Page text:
In 2015, Ohio voters had the opportunity to pass a ballot initiative that would have legalized marijuana for adult use – before the state had even legalized medical marijuana. Unfortunately, the nature of the initiative aimed to create a monopoly on the cannabis industry by limiting grow sites to 10 and giving those sites away to campaign investors – and that was enough to lose support of many pro-legalization groups and ultimately lead to its defeat.

Then, in 2016 lawmakers took it upon themselves to legalize medical marijuana, and the law went into effect immediately. However, it has taken some time for them to get their program up and running – with many delays along the way.

Now, an activist group called Ohio Families for Change is working toward bringing recreational cannabis back to the voters in the state through a new ballot initiative. Unlike the last one, it would not restrict the number of growers, but instead allow the state legislature to regulate the commercial recreational cannabis industry. It would also allow people to grow cannabis at home, with no limit on how much can be grown or bought for personal use.

“This is unfortunate, because people are being arrested daily for activity that simply shouldn’t be criminal, only to support a black-market system,” Ohio Families for Change spokesman Jonathan Varner said in an email. “We’re confident that when voters have the opportunity to vote on this issue, they will overwhelmingly approve it.”

Last week, the proposed ballot initiative, titled “Marijuana Rights and Regulations”, was certified by Ohio Attorney General Mike DeWine. Now it faces review by the Ohio Ballot Board, a bipartisan group of lawmakers headed by Secretary of State Jon Husted, to determine if the measure is one ballot issue or multiple. It is expected to be approved, and from there the group must prove support for the initiative by collecting 305,591 signatures from registered voters in order for the initiative to be put on the ballot.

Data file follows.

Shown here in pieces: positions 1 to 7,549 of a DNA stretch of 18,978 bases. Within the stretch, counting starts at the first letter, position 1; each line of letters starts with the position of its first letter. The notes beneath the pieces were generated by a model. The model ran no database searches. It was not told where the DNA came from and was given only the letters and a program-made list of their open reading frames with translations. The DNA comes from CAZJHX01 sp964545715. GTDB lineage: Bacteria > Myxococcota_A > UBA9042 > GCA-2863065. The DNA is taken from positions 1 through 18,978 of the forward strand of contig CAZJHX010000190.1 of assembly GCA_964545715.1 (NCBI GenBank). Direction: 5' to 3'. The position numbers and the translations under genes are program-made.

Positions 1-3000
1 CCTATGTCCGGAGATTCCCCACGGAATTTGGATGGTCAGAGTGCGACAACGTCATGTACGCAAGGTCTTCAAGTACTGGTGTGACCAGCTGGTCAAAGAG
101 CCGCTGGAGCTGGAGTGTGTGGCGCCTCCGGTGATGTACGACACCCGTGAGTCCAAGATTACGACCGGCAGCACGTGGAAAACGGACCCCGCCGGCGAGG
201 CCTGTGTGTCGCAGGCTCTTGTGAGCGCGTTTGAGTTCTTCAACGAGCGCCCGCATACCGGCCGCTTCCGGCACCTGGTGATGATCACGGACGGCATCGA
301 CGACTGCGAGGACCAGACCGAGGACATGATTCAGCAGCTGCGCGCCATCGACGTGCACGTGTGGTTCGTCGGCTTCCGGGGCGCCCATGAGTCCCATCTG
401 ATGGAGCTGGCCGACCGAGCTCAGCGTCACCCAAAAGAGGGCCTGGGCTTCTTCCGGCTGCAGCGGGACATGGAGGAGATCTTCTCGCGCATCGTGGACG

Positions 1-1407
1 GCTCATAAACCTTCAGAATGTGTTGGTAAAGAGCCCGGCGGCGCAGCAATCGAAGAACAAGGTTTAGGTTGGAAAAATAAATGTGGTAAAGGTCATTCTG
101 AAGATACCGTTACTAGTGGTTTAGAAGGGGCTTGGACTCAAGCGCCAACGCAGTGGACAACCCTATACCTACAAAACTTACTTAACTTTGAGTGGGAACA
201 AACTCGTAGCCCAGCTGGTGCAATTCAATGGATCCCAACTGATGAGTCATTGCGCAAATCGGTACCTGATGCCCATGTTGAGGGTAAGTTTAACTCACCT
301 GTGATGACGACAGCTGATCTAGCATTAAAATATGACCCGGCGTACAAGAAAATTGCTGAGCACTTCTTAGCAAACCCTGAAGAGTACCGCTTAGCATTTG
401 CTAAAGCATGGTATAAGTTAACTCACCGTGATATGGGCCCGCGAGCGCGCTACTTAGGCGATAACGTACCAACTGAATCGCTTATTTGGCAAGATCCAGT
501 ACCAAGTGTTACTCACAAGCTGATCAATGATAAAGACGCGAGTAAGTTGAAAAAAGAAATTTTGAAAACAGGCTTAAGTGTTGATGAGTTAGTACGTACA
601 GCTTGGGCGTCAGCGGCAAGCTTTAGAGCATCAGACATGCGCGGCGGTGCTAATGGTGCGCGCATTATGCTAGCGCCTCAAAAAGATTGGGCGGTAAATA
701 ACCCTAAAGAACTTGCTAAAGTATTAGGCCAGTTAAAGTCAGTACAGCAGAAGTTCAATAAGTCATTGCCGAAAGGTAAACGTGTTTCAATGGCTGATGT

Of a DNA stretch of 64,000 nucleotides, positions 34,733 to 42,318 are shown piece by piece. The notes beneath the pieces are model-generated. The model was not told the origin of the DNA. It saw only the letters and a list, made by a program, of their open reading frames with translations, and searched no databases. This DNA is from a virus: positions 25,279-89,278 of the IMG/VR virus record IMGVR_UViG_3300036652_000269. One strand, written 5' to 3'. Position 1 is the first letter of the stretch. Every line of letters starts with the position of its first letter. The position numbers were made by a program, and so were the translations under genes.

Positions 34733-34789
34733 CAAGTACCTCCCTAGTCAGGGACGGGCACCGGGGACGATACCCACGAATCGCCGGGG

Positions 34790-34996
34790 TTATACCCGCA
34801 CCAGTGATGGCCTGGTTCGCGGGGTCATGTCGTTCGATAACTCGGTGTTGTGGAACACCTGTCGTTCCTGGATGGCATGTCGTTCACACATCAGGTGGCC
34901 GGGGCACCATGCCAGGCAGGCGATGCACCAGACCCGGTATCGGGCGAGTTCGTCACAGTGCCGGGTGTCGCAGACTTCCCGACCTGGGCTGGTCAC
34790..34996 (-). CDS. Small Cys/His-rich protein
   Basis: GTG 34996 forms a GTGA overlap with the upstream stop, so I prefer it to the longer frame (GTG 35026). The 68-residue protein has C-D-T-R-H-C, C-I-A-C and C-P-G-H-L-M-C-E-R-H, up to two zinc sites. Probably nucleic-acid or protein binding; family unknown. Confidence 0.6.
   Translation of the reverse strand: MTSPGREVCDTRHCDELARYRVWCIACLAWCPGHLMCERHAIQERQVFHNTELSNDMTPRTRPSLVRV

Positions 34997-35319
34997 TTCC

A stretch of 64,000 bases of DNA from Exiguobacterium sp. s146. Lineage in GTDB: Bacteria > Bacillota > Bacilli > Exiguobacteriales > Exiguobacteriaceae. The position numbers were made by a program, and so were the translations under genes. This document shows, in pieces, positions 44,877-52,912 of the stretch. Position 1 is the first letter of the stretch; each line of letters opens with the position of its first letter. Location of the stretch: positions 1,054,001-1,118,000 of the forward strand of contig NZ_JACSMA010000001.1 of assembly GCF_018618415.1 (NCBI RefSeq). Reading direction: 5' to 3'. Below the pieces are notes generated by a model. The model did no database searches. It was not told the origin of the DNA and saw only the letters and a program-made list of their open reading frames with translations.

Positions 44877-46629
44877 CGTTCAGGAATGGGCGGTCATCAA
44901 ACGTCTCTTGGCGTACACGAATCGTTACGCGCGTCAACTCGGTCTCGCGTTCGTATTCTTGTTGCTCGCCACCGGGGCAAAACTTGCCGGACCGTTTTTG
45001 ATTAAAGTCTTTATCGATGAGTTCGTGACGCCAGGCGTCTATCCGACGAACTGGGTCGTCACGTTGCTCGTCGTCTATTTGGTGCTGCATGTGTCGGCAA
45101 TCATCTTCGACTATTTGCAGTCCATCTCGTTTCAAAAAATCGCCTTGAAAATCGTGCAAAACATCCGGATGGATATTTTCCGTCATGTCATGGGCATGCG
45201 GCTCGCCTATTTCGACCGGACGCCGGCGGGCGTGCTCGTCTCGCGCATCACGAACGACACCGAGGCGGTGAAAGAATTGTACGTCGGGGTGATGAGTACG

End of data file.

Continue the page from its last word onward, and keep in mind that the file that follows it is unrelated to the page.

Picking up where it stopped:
“It gives the small entrepreneur an equal footing with the cannabis conglomerates, while decriminalizing personal adult use of marijuana,” Varner said. “It goes beyond existing Ohio law to protect consumers from dangerous chemicals and pesticides that can be found in cannabis, and has stringent measures to keep marijuana away from persons under 21 years of age.”

As it stands now, the group will have until July 4th to send in the needed signatures if they want to get on the November 2018 ballot. However, spokesman Varner has stated that they don’t expect to meet that deadline, and instead are focusing their efforts into the 2019 election. This would give the group more than enough time to come up with the minimum needed signatures – and plenty additional to ensure that any that are not validated won’t cost them their chances at reaching the ballot.